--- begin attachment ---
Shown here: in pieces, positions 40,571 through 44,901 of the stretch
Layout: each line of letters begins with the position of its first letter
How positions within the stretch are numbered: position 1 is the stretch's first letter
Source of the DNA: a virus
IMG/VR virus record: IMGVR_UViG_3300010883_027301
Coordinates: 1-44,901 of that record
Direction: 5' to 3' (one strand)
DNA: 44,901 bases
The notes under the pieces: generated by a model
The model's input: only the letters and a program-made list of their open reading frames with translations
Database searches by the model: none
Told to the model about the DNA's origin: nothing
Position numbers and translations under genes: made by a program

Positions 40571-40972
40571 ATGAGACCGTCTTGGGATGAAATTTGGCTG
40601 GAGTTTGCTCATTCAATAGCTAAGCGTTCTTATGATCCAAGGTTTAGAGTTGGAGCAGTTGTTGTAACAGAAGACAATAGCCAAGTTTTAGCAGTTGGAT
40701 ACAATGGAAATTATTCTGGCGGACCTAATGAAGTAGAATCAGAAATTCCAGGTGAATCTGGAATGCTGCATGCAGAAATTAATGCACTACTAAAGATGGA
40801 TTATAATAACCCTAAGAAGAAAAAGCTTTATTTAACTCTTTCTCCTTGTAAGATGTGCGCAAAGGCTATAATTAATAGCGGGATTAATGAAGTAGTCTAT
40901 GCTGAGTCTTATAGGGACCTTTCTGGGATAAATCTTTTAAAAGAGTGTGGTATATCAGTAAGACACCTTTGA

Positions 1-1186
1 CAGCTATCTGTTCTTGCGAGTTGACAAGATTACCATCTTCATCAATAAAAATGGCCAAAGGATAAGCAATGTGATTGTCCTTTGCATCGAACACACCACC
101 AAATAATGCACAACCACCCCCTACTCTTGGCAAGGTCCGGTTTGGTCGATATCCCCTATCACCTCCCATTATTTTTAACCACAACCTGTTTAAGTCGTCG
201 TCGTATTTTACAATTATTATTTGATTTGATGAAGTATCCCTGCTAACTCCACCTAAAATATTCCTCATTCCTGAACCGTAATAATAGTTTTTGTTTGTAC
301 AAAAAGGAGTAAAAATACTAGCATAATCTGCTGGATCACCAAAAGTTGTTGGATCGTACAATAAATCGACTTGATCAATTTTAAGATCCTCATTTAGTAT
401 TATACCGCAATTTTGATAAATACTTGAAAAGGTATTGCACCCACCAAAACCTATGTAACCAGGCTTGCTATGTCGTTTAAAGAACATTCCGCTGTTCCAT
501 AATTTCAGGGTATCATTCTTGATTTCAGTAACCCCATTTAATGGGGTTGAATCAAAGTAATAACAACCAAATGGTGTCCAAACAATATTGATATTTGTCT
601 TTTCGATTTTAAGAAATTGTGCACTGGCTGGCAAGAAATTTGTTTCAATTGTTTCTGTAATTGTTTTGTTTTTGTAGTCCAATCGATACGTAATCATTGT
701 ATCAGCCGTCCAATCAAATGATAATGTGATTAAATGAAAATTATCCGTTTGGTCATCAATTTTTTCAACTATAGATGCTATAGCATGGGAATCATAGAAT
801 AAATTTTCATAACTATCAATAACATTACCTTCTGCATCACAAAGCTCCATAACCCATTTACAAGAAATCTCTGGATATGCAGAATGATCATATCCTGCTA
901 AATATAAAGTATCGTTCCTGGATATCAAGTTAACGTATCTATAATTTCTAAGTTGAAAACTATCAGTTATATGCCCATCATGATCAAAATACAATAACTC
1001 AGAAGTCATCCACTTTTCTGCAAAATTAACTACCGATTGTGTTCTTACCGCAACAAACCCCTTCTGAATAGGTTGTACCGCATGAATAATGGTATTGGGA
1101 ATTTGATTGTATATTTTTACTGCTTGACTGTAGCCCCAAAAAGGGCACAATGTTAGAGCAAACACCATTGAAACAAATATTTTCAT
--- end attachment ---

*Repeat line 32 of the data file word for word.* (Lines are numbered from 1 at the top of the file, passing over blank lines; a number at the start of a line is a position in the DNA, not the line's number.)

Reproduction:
1101 ATTTGATTGTATATTTTTACTGCTTGACTGTAGCCCCAAAAAGGGCACAATGTTAGAGCAAACACCATTGAAACAAATATTTTCAT